But the widespread unrest that broke out across Syria in spring 2011 drove travelers and transport companies away, devastating Jordan’s import and export economy in the process. Within months, the fighting had strangled trade-reliant communities along both sides of the border.
The final blow came in April 2015, when the Jordanian government closed its northern border indefinitely after fighting between the Syrian government and rebel groups saw much of Daraa province—including the Naseeb crossing—fall to the opposition. The fight for Syria’s southern border left sections of Naseeb badly burned and destroyed.
After retaking the entirety of the southwest from rebel and hardline Islamist groups earlier this year, the Syrian government began repairing its side of the border crossing in mid-September, Syrian state news outlet SANA reported at the time. And less than two weeks later, SANA announced that the border would reopen officially on October 10.
Days afterward, the crossing officially reopened its gates for the first time in more than three years, as a trickle of cars—mostly Jordanians—lined up to enter Syria.
The reopening comes as the Syrian government advances a narrative of a country emerging victorious against rebel forces after seven years of war. Last month, Syria’s Minister of Local Administration Hussein Makhlouf hailed the renewal of the crossing for “encouraging” the return of refugees, one of the government’s main rallying cries as it pushes for millions of people displaced by war to return to its fold.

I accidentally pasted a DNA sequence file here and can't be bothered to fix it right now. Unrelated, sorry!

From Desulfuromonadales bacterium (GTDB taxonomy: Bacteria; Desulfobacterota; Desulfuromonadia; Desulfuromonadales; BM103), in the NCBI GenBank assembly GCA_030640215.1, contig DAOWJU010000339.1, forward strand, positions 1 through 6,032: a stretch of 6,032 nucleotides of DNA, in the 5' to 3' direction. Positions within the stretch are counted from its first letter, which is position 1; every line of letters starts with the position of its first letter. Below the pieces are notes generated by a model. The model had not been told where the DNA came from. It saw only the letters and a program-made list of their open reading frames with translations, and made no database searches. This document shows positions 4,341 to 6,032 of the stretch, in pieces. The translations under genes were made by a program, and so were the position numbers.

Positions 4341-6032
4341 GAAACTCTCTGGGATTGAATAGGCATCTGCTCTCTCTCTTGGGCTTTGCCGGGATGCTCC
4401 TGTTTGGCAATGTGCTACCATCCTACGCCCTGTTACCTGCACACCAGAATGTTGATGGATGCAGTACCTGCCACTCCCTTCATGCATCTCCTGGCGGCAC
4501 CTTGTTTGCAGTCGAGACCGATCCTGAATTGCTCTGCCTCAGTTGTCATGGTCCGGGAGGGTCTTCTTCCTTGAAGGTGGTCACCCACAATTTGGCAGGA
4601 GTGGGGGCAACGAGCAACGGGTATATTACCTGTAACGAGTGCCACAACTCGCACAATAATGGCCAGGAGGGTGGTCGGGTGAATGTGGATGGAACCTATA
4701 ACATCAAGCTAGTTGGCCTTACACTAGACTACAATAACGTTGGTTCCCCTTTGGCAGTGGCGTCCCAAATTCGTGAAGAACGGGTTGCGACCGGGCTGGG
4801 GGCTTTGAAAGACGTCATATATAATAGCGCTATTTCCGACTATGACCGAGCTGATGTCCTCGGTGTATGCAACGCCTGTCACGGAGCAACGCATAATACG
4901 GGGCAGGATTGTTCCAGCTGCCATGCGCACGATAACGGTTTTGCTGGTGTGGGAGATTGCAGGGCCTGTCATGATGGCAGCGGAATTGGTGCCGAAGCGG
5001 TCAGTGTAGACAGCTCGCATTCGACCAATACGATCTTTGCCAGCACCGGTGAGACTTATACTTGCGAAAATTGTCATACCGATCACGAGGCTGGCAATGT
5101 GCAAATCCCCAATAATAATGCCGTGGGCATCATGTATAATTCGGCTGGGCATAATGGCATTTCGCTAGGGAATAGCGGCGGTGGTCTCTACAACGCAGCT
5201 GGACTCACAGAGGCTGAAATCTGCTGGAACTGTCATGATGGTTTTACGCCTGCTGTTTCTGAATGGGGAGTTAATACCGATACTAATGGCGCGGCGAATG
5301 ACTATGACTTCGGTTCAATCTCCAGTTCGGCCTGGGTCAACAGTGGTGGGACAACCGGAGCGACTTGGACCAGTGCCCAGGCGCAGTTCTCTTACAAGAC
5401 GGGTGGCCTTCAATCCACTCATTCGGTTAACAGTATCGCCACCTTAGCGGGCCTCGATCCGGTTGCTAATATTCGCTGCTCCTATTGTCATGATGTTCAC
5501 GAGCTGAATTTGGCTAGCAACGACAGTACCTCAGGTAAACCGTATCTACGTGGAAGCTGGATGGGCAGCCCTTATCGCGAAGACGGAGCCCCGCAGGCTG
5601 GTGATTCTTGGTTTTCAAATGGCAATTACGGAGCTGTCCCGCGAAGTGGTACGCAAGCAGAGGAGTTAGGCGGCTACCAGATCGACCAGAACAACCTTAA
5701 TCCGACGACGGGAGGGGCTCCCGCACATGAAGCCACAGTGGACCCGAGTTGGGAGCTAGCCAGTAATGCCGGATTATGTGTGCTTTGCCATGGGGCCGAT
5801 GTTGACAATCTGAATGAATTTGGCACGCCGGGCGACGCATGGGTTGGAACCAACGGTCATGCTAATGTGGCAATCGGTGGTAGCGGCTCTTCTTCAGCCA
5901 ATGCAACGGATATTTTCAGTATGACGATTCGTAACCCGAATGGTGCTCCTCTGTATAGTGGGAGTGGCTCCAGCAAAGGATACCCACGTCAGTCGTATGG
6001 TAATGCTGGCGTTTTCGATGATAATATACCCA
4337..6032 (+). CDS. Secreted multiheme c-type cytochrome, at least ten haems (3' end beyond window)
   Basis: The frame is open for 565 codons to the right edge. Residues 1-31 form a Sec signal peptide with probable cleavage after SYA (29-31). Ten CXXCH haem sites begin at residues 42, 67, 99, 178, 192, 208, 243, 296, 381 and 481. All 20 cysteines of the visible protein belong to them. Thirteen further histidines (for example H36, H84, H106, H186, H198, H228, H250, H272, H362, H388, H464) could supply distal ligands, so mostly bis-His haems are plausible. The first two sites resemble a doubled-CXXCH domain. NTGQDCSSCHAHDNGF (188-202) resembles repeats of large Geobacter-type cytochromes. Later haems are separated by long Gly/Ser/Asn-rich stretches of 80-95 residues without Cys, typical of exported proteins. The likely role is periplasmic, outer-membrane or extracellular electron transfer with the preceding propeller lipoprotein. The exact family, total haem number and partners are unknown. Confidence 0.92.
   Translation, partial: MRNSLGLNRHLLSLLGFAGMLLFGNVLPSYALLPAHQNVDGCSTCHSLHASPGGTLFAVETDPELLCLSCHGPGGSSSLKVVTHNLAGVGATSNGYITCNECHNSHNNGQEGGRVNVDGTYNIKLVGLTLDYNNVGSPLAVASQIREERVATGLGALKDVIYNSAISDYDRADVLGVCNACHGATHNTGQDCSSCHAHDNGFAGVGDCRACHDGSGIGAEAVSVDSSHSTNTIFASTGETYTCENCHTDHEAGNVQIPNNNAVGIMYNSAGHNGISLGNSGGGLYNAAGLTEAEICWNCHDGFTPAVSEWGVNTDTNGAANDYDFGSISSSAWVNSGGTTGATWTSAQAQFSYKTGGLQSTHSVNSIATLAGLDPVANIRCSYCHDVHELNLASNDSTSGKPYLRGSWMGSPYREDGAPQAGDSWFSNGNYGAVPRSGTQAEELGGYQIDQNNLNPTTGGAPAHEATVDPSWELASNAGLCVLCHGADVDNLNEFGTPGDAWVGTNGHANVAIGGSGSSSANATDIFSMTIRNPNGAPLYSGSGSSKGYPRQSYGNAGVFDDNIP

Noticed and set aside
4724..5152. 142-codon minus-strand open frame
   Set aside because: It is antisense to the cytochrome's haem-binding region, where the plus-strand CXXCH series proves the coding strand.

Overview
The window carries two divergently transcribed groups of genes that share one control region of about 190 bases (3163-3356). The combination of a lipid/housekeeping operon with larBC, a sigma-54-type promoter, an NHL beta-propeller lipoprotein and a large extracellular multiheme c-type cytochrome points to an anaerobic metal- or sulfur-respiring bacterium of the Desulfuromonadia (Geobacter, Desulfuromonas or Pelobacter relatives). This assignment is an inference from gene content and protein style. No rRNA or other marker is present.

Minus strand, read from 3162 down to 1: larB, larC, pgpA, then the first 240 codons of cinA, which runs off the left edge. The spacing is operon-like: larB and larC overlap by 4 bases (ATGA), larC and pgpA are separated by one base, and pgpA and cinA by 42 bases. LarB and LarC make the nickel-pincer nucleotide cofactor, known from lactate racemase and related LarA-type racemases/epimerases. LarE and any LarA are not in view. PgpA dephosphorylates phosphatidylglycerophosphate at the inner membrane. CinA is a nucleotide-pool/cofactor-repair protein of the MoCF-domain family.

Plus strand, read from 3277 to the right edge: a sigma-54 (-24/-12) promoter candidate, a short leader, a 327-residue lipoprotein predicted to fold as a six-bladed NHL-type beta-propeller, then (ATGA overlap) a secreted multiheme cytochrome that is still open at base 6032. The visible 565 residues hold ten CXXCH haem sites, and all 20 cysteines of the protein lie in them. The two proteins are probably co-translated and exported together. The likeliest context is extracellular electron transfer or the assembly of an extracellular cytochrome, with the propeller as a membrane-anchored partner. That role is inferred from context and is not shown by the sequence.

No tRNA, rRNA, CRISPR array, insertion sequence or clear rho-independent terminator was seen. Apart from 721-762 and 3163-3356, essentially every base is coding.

An employee takes a break outside a rest stop on the Amman-Damascus highway. Photo by Madeline Edwards.
‘Business is still slow’
Trade on the Jordanian side, although improved, has been slow to reach the pockets of traders in Jaber a-Serhan.
“The opening has brought new income to the area,” Jaradat admits. “I’ve hired two new employees from Jaber a-Serhan.”
But for now, most of the relatively cheap goods being brought in via the crossing are headed to shops several kilometers west in Ramtha, he and other local traders tell Syria Direct. “That’s where most of the drivers are from,” Jaradat explains.
The only products he stocks from the land route since its reopening are cheap Lebanese cigarettes, trucked in through Syria.
A few dozen kilometers south of the border crossing, just three cars sit parked outside a rest stop where a Jordanian servees driver waits on his Syrian passengers who are headed home to the East Ghouta suburbs of Damascus.
Around 10 vehicles now pass through the shop’s parking lot each day on the way to the border, says its owner, requesting anonymity to protect his identity. It’s a small, though much-needed, uptick since the days of the border closure, when he was paying for losses “out of pocket,” he says.